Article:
“That’s right,” she says. “And these composers were amazingly open to suggestions, and that was wonderful.”
Listening to I Am in Need of Music I had found myself struck by the extent to which each of the composers, while so different in approach and attack, had layered into the work all those lovely top Gs and As and Bs that LeBlanc sends soaring over the liquid gold of her lower register. “Is it something that you talked about ahead, or did they just listen and instinctively tune into that?” I asked.
“No — I mean John Plant and Alasdair and Christos I think knew my singing, knew my voice, and they went and listened to things, and we never talked about anything like that. Emily was the one I knew the least and interestingly enough, when the piece first came there were bits that were not quite fitting — so we talked about it, and we changed some notes.”
“Just a few?”
“Oh, yes, but they were necessary to change.”
With Bishop’s poetry fresh in mind, redolent as it is with images of soaring and birds, I find myself asking her if perhaps Messiaen’s music is part of the future picture somewhere too.
“Well, I have recorded Messiaen,” she says. “Yes, I recorded pieces that are not often done. Chantes de terre et du ciel, which is a cycle for piano and voice, a bit like Poèmes pour Mi but a much less well-known one. That came out on ATMA in 2009, and a lot of early songs, and a lovely piece La mort du nombre, which I did with Lawrence Williford, and it’s a beautiful tenor and soprano piece. So I love Messiaen as well, so there you go.”
Our time winds down — after all there is still tonight’s Massey College Bishop CD launch to prepare for: the seven years of this particular immersion are clearly drawing to a close. “So now that you’ve been tumbled out of this particular pocket of time, where do you find yourself?” I ask.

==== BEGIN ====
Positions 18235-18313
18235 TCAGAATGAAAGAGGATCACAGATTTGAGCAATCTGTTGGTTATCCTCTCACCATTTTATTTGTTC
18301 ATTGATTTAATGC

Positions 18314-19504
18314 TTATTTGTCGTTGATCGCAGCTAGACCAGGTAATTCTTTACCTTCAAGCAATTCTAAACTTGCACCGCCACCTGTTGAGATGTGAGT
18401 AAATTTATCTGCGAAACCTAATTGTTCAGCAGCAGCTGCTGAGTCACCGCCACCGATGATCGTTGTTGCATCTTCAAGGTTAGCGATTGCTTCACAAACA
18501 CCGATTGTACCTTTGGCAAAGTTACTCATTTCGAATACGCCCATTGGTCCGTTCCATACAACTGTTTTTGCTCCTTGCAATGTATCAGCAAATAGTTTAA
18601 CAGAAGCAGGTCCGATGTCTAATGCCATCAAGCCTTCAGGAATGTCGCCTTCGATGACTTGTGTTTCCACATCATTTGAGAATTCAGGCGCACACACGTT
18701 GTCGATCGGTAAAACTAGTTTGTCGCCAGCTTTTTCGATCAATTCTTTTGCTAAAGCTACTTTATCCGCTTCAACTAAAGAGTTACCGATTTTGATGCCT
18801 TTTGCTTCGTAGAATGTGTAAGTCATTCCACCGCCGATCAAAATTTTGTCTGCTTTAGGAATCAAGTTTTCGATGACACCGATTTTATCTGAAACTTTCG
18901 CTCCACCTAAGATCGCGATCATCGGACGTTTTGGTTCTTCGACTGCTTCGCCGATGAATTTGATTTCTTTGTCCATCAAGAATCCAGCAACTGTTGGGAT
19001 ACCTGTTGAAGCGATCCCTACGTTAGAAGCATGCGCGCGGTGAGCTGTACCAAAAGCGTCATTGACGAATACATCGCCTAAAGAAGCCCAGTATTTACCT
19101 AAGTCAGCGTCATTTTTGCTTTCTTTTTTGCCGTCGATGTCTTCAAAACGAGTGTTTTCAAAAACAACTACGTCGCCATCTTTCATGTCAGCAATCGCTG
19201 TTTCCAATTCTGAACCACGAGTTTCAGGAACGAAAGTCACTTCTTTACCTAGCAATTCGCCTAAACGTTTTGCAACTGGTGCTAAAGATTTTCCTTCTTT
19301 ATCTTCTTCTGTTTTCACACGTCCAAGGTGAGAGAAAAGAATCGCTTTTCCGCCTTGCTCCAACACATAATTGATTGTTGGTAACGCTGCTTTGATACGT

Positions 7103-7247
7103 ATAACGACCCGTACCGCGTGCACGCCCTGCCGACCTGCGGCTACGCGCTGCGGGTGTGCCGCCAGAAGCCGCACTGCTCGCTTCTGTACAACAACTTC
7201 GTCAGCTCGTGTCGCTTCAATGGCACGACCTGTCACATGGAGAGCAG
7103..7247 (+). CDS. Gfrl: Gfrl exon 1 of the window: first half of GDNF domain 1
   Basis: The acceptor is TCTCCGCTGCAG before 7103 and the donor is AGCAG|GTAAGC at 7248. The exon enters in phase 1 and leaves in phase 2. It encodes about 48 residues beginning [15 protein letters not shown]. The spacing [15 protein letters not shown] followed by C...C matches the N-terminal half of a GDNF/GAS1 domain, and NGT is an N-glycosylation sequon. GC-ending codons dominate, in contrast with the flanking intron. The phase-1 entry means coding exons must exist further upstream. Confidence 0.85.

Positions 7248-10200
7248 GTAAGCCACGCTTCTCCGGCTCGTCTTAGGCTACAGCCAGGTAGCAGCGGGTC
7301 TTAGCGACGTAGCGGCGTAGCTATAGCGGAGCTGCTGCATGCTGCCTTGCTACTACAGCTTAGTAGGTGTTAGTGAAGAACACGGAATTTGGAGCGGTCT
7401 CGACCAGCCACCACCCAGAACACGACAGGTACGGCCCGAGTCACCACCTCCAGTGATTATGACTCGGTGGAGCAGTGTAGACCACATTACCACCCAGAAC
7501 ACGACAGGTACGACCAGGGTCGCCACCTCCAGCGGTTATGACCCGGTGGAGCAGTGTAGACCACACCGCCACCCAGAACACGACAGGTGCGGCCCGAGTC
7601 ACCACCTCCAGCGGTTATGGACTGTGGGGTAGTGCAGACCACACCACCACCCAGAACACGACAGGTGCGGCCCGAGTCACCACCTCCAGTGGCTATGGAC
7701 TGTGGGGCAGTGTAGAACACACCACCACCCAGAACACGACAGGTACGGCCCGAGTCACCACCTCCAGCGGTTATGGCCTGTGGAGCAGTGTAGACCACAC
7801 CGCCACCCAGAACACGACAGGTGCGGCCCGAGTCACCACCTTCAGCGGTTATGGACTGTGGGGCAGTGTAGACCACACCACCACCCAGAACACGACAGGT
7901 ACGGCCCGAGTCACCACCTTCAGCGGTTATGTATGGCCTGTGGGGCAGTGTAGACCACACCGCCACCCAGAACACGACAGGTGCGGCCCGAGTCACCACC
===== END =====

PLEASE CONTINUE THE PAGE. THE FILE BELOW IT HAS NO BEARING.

“It’s an amazing feeling, to finally tumble out of it. I’m actually working on a new project — well, a few of them actually. I’m working on a project which is going to be honouring my mother, who was a singer, which I’ll do in the summer of 2014 and subsequently, which will be with film, with visuals. She passed away in 2003, she was an opera singer. She sang the music that I am now singing, that I never thought I would sing. And so we now sing the same songs and I find it very interesting. We have recordings of her she had actually won the Singing Stars of Tomorrow in 1948 and so she was actually really well known to Toronto audiences then. I have lots of letters. And I want to tell her story because she left home when she was 12. She already had an operatic voice. She went on to study and give concerts at the age of 15. She came from a tiny village, and if I can inspire any young person who thinks, ‘I have dreams but I come from this tiny place and there’s just no hope,’ that you can always do something, there’s always a way. And she kept on singing and teaching all her life and I think it’s a wonderful project to do.”
To download the audio from this interview click here.